“We would argue that, to the extent possible, if we can equip students, whether they’re special education or not, with some very practical employability skills but also give them an opportunity to experience a workplace that they may be well-suited for early on, that might increase the likelihood that they’re going to be able to find meaningful employment,” Bearce says.
In Indiana, the only option for a student who can’t currently meet the requirements for a General Diploma is a Certificate of Completion. It’s not the same, and many parents say they want their child to have the opportunity to apply for jobs with nothing less than a diploma.
“There are always going to be some students that, no matter what that bar is, they’re going to have a hard time meeting it,” Bearce says. “Though we want to do everything we can to make sure they earn a diploma, there are always going to be students, as there are today, who need to graduate with their certificate.”
During this rewrite, Bearce says, he’d like to see the Certificate of Completion carry more weight. That way students who earn one would leave high school with the right set of skills and knowledge to enter the workforce or school.
Not every state makes its special education students follow the same graduation guidelines as general ed students. In some states, Nash’s remedial math classes would count toward a math credit rather than just preparing him for one that actually counts.
In fact, the graduation requirements for students with special needs vary remarkably across the country. Twenty states, including Indiana, and the District of Columbia have the same requirements for all students. Among the other 30, some require nearly the same courses while others allow a special education student to bypass many traditional requirements.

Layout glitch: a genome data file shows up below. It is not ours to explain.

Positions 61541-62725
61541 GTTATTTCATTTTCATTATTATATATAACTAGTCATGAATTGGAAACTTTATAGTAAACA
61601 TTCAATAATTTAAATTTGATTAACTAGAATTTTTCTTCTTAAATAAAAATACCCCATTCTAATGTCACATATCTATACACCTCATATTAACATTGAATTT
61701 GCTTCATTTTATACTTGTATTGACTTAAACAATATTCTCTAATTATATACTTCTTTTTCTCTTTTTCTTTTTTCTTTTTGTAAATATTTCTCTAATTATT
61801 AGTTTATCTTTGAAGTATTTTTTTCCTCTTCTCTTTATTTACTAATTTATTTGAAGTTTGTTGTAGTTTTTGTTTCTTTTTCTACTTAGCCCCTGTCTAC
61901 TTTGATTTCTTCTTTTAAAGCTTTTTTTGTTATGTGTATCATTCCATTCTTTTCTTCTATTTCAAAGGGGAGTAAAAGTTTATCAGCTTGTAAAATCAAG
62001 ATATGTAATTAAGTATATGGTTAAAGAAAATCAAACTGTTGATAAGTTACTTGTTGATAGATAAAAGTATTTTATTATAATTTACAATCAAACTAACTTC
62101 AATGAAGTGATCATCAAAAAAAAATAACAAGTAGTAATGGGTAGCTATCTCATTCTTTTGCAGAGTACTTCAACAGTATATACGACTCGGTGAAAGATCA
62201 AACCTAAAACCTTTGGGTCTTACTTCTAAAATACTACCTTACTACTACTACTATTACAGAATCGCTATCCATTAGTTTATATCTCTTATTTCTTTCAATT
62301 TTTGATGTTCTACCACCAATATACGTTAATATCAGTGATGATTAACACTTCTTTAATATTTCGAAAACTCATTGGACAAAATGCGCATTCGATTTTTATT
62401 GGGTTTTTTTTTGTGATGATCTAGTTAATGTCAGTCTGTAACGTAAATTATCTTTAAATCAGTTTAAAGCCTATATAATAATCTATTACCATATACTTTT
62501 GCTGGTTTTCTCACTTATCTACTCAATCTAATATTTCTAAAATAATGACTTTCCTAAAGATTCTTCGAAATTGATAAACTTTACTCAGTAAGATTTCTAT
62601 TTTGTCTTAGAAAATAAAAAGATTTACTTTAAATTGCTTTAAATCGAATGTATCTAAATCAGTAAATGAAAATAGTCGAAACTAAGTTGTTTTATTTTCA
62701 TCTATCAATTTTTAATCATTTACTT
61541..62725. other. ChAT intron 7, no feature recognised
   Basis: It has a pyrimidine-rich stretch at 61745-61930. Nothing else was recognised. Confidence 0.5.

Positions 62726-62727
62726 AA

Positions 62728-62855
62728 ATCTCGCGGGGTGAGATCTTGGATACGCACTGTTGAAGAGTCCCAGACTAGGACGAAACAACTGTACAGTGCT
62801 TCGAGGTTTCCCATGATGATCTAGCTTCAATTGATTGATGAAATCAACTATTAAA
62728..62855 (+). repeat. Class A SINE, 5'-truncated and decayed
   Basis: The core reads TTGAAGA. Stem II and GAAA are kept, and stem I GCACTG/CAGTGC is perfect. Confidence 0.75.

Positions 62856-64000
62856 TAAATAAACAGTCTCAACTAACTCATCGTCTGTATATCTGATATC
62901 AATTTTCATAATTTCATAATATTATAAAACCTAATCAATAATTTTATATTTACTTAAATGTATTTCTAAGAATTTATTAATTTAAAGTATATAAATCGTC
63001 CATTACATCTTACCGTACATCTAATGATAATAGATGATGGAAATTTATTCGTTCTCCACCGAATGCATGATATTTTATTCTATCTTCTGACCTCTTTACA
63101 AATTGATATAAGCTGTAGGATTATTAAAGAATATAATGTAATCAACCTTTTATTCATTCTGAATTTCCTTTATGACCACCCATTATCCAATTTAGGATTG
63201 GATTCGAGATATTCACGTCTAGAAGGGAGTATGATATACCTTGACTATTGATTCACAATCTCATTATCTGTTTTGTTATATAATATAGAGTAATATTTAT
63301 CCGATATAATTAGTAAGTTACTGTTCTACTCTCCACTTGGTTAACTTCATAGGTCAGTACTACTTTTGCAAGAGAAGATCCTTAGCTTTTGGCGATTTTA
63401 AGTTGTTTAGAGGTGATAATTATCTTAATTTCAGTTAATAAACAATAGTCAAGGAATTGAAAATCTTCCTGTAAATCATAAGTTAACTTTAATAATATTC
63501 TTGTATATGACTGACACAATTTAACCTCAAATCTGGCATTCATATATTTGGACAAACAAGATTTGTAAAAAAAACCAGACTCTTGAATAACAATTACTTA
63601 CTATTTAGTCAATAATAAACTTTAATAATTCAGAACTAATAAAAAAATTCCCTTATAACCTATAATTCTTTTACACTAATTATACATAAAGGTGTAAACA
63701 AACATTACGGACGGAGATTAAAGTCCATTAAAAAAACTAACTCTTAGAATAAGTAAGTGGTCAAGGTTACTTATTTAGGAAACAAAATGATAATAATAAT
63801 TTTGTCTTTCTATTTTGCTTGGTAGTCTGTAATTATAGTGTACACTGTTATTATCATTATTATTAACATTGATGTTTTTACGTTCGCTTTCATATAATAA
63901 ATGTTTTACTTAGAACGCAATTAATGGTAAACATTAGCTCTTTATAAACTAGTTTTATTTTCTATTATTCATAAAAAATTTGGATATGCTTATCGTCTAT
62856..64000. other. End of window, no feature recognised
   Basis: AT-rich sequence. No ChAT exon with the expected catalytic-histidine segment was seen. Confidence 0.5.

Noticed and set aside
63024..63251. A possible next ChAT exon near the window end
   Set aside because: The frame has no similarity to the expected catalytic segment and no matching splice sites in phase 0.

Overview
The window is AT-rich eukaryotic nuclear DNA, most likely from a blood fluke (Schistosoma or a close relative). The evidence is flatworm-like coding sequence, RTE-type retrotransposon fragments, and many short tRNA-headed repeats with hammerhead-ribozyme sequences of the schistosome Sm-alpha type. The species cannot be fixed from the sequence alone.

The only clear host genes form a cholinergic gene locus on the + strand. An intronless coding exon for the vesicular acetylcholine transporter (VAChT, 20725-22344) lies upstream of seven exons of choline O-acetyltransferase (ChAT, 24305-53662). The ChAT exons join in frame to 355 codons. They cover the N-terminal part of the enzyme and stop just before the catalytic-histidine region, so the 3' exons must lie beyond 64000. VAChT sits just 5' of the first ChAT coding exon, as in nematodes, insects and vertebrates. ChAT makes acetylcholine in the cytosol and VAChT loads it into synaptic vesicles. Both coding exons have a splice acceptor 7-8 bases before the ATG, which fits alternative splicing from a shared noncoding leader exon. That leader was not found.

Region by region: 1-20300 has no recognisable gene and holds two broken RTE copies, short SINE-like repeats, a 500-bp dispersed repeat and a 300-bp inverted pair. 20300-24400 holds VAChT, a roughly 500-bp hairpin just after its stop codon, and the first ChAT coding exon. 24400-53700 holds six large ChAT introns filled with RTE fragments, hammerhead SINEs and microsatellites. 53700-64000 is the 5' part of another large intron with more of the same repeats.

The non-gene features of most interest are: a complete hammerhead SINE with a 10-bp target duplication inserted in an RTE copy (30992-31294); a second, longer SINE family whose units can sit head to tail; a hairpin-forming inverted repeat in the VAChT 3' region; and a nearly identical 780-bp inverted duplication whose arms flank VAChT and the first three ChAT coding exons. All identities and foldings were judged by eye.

For example, in states like Idaho and Minnesota, the requirements for a student with special needs vary greatly from the requirements for general education students. In these states, the special needs student receives a specific graduation plan that is created within his or her individualized education plan.
Sheryl Lazarus, a senior research associate at the National Center for Educational Outcomes, has studied the effectiveness of adjusting graduation requirements for students with special needs.
“It’s always really, really important to think about the characteristics of the kids with disabilities,” Lazarus says. “Most kids with disabilities don’t have significant cognitive impairment.”
According to the National Center for Education Statistics, only about 13 percent of students receiving special education services have cognitive disabilities. The majority have learning disabilities or speech or language impairments and are able to meet graduation requirements.
“So often kids can really surprise you when you give them the opportunity to have high-quality instruction,” Lazarus says. “Kids with disabilities may need some scaffolding … but getting them access to the curriculum and things they need, they can just so surprise us. And it’s a concern when states have expectations that are very, very different for their kids with disabilities than for their other students.”
But what about students like Nash, who fall into that small 13 percent with cognitive disabilities?
“We’ve never sat here and said that Nash is absolutely, positively some kind of wonder kid with Down syndrome, that he’s going to be able to earn that high school diploma,” his father, Jeff, says. “But what we’ve always fought for is for him to have the opportunity to try.”
As Nash struggles through Earth and Space Science, he says he’s not sure where he wants to work when he’s done with school. But he’s positive he wants to rent his own apartment and share it with his two dogs and, someday, a girlfriend.